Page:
Romance and Vampires as an Act of Melodramatic Rebellion

The book Victorian Melodrama in the Twenty-First Century: Jane Eyre, Twilight, and the Mode of Excess in Popular Girl Culture by Katie Kapurch makes a Radway-type argument: "women's" literature carries within it a form of rebellion, specifically rebellion against conservative or patriarchal norms.

I debate this argument, not because it doesn't contain the seeds of truth but because I believe the "rebellion" is more thorough and comprehensive: teenage fans of the above series/books are rebelling as much against "progressive" expectations as against conservative ones. That is, although they are questioning whether it is a good idea to date a domineering man, they are also questioning why they have to be "good" girls who love academics, excel in the sciences, and pursue ambitious careers in order to be suitable female role models to future generations. Why can't they focus on what really interests them: dating?

Kapurch allows that teenage girls are reacting as much to the double-speak of postfeminism--be sexy and be liberated--as to patriarchal norms, but she still seems to accept the (acceptable) conclusion that they are moving towards progressive ends when they read melodramatic literature. I don't. I think some teen girls truly want to have babies at 16--not liberated sex--and I think that's kind of dumb. I also think it is possible that when they take pleasure in the pairing of violence and sex, they aren't critiquing it; they are interested in it. That is, I think it is entirely possibly that they are being "reactionary" in their reading choices.

And why shouldn't they be? Since literature reflects needs, rather than creating them, worrying that Twilight will produce girls who run out and marry at 18 is not only condescending to girls and women (no one ever assumes that adventure stories are automatically going to produce boys who leave home at sixteen, go to war, join gangs, or participate in government conspiracies), it also rather misses the point (hormones, hormones, hormones).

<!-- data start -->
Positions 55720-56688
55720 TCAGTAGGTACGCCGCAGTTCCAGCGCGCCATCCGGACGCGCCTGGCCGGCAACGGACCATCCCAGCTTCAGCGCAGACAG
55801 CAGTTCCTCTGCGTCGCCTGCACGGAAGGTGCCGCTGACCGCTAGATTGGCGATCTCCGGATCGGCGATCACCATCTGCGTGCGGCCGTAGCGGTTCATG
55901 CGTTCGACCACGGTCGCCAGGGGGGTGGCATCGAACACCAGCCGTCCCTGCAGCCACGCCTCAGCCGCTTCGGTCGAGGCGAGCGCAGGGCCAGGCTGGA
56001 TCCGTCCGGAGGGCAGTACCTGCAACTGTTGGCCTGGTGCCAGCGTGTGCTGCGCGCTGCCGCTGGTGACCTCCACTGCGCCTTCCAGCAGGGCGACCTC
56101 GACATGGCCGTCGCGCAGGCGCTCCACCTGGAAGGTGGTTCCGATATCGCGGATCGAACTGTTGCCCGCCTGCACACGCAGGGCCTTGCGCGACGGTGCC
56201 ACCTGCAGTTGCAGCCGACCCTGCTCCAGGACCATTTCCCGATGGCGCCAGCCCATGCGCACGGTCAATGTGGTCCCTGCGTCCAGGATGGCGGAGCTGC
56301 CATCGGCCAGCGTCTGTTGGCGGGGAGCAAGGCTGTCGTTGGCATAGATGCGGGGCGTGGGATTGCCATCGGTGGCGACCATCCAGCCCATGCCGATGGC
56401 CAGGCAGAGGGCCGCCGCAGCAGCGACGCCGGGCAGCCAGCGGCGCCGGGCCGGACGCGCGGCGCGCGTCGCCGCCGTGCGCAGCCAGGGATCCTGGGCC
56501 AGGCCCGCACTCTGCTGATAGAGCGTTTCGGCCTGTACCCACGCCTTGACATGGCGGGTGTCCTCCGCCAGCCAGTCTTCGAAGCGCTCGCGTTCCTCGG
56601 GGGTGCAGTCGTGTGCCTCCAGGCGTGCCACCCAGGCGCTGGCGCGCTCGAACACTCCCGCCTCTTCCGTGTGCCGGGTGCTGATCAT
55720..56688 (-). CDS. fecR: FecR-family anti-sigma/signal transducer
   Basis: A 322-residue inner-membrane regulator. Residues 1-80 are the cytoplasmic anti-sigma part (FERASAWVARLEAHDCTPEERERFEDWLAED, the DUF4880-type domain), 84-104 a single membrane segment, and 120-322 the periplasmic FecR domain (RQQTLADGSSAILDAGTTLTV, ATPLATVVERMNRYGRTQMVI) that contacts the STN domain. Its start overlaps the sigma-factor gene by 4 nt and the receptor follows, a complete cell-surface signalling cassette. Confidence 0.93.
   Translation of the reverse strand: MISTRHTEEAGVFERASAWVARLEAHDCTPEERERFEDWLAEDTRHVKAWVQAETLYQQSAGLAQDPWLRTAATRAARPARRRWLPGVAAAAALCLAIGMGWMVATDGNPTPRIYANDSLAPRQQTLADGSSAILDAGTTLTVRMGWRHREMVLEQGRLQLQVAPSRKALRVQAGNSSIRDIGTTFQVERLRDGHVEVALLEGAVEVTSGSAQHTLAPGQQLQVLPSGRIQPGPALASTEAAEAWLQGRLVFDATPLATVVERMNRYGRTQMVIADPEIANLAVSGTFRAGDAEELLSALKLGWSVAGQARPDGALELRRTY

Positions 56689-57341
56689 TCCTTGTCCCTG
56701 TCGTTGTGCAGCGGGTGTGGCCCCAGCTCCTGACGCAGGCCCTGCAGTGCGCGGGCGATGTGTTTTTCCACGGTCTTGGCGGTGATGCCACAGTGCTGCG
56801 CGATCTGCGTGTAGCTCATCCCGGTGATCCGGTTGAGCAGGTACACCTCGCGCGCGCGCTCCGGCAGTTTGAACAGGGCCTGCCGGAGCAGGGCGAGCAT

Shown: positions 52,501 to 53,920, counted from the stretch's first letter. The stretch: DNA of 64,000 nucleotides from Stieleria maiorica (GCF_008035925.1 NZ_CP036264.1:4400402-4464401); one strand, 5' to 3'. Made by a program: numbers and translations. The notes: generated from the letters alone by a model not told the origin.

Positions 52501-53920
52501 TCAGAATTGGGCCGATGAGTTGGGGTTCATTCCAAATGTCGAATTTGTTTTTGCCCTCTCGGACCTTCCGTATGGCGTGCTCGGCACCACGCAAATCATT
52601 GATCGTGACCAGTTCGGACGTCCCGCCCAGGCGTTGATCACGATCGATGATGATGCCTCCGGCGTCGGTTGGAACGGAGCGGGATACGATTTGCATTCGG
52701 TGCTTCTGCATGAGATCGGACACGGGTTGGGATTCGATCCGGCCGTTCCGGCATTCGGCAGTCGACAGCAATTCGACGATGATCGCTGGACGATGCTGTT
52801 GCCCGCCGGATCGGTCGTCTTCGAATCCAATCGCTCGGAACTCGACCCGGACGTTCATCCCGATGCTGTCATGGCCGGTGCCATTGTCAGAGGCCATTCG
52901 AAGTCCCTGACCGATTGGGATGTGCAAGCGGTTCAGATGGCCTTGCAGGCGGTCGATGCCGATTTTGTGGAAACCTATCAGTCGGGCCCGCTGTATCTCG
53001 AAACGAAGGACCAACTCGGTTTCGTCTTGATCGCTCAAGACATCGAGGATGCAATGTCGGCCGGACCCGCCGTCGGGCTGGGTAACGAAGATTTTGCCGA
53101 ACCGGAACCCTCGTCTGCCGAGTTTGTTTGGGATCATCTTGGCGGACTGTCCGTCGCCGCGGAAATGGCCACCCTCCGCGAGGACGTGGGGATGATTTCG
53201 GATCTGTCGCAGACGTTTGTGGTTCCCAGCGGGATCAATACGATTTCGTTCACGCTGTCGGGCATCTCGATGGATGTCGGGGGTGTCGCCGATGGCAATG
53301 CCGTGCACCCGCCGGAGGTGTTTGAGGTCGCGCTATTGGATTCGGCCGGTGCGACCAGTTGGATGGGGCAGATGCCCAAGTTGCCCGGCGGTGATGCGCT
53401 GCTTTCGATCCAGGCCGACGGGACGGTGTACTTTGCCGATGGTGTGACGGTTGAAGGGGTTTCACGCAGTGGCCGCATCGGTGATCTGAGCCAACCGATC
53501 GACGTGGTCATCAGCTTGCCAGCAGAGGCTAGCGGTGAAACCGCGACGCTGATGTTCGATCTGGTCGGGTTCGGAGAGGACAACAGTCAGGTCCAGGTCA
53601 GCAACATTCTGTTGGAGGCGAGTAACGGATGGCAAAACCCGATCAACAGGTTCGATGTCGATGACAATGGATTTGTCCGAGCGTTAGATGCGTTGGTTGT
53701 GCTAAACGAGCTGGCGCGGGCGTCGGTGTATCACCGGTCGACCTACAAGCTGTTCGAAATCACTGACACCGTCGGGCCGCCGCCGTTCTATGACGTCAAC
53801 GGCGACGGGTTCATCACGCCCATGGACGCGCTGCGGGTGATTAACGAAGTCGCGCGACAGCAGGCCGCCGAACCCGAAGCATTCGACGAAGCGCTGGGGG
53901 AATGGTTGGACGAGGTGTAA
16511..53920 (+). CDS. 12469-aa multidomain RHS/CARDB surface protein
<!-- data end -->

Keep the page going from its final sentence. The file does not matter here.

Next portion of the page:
However, I do admire Kapurch for making the point that teenage female rebellion (whatever that rebellion is against) is as much an act as an ideology--moreso, in many ways.

She compares readers of Twilight to Beatlemania in the 1960s, pointing out that it was as much the act of enthrallment--getting to scream at celebrities--as the celebrities themselves. Extreme Twilight fans in the series' heyday were as prone to forming discussion groups--perhaps even moreso--as the fans of any particular rock group and far moreso than the fans of classical literature. The melodrama gave them something to act on.

Reading Kapurch's introduction reminded me of Reading Lolita in Tehran in which the author, Nafisi, explains why reading Jane Austen would be considered subversive in Iran in the 1980s to 1990s . It wasn't the story. The writing itself presented a form of democracy--multiple voices existing in proximity to each other without the author attempting to curtail them. The act of reading and the act of writing were inherently democratic.

It also reminded me of the amusing clip from Inside Out in which Sadness shows the first glimmering of non-apathy when she spots the angsty vampires in Riley's head. Angst becomes an act.

And finally, it made me think of Frozen. Contemporary analysis aside, perhaps "to act" *is* the ultimate purpose: I get to dress up in cool clothes and belt out a song at the top of my voice.

Ultimately, melodrama is fun.


FreeLiveFree said...

So girls read vampire romances for the same reason I listen to Heavy Metal (or a lot of classical.) That actually makes a lot of sense.

There's been a lot of debate recently about the messages we send to both young girls and boys. About the roles they play. Me, personally, I think we should let them figure it out on their own.

Joe said...

So, "rebellion against conservative or patriarchal norms" is whatever you say it is. Dress like a goth, rebellion, dress like the Amish, rebellion, dress like a typical teenager, rebellion.